Bush seeks to wooEurope on Iraq
7 June 2004SAVANNAH - US President George W. Bush kicks off the first of three crucial summits this month with leaders of G8 industrial nations amid intense American efforts to win European backing for Iraq and the Mideast initiatives, including Gulf war opponents Germany and France.
7 June 2004
SAVANNAH - US President George W. Bush kicks off the first of three crucial summits this month with leaders of G8 industrial nations amid intense American efforts to win European backing for Iraq and the Mideast initiatives, including Gulf war opponents Germany and France.
Bush hosts this year's Group of Eight (G8) summit at a luxury resort at Sea Island on Georgia's Atlantic coast following D-Day ceremonies attended by many of the same leaders in France.
The G8 members are Britain, Canada, France, Germany, Italy, Japan, the US and Russia.
Last year's G8 summit sought to paper over a bitter split on the Iraq war which was backed by the US, Britain, Italy and Japan - with Germany, France, Russia and Canada being opposed.
But faced with continuing violence in Iraq and rising costs of occupation, Bush has dumped last year's American unilateralism and is seeking to win over G8 European heavyweights.
With this in mind, President Bush meets alone Tuesday with German Chancellor Gerhard Schroeder and Russian President Vladimir Putin. He will have talks Wednesday with French President Jacques Chirac.
For Iraq, aside from seeking support for a new UN Security Council Resolution expected to go up for vote later Monday, Bush is pushing for a formal NATO role in the country in which 16 of NATO's 26 member states now have troops.
But Chancellor Schroeder, who led European opposition to the Iraq war, has expressed deep reservations over the use of NATO in Iraq and calls instead for Islamic peacekeepers to take a bigger role.
The NATO-Iraq debate is expected to continue at a US-European Union summit in Dublin later this month with a final decision due at the NATO summit in Istanbul 28 - 29 June.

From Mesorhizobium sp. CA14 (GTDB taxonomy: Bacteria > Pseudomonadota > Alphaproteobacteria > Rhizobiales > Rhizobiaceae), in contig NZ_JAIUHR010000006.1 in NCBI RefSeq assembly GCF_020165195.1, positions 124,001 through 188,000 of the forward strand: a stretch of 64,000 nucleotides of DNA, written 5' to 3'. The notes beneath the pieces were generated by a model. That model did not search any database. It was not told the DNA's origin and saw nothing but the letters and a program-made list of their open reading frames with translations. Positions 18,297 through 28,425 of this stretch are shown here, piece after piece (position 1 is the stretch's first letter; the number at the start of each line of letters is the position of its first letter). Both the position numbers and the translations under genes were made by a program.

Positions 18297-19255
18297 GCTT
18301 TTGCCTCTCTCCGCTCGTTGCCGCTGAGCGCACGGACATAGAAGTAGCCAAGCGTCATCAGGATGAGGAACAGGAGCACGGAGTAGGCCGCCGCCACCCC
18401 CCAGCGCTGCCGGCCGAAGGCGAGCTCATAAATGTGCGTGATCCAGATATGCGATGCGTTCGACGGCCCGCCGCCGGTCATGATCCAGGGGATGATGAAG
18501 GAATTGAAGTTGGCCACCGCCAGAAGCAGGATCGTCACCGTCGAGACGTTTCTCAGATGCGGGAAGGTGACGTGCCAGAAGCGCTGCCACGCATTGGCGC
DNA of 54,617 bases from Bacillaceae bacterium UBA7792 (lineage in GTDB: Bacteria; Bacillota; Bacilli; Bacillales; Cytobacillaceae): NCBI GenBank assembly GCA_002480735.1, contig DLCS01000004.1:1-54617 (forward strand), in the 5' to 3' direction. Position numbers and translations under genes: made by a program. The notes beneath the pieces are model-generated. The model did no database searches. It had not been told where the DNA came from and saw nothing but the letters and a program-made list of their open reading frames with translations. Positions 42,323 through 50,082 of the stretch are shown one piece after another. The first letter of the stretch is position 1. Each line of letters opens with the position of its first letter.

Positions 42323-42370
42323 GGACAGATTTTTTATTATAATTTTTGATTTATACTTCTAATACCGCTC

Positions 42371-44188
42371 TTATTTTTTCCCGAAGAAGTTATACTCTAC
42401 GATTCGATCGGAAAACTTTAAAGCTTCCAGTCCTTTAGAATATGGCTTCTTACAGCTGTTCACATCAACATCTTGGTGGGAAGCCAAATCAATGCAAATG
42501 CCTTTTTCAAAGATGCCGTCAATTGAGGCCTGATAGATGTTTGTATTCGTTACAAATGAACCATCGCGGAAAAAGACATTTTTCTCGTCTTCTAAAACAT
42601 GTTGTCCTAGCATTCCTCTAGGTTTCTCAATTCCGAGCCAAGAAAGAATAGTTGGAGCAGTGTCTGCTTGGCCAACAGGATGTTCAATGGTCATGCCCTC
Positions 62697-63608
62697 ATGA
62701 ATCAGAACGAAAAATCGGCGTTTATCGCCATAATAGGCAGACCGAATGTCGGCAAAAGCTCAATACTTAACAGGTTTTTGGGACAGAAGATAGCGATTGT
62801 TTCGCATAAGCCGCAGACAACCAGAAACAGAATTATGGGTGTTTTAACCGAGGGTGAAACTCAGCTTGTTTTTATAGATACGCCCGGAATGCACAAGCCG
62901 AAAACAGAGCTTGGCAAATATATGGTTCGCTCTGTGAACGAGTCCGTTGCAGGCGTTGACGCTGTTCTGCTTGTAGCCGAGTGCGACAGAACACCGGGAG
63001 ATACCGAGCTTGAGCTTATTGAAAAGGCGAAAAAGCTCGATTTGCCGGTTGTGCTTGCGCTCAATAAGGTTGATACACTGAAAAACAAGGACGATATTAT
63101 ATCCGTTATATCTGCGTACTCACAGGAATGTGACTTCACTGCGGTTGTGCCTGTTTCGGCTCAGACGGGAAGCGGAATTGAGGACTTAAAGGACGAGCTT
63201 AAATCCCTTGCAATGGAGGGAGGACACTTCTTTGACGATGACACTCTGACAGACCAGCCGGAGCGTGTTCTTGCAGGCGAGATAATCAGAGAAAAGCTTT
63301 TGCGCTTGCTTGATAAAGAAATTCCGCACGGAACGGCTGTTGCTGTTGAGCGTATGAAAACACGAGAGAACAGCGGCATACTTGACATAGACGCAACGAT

G8 leaders are expected to endorse a now heavily watered-down declaration prepared by US officials on Middle East reform.
An earlier American draft declaration - leaked last winter - caused Arab outrage by implying the G8 should help direct Mideast reform from abroad.
The revamped and renamed text stresses changes must come from within the Mideast and gives far more emphasis to resolving the Israeli-Palestinian conflict.
On Wednesday the G8 will meet leaders from Turkey, Jordan, Bahrain, Afghanistan and the new Iraqi transitional government.
But forging a G8 dialogue with the Arab world is getting off to a rocky start after leaders of Egypt, Saudi Arabia and several other Arab states turned down Bush's invitation to the summit.
The summit emphasis shifts Wednesday to Africa with HIV/AIDS and development topping the agenda. Leaders from Ghana, Senegal, South Africa and Nigeria are due to meet their G8 counterparts.
US officials have launched a major security operation to protect the summit from terrorist attacks - and from anti-globalisation protests.
G8 leaders are being protected by about 20,000 police and troops guarding both the Sea Island venue and Savannah, which is about 130 kilometres away, where leaders are due to hold briefings at a summit media centre.
Protesters are being kept far from the actual summit with demonstrations planned in the coastal cities of Brunswick as well as Savannah.
Demonstrations at the 2001 G8 summit in Genoa, Italy turned violent and one protester was shot dead by police.
Following the three-day summit, some G8 leaders are expected to travel to Washington Friday for the state funeral of former US President Ronald Reagan who died 5 June.
It was unclear which leaders would attend the funeral, with Chancellor Schroeder still apparently undecided.
Subject: German news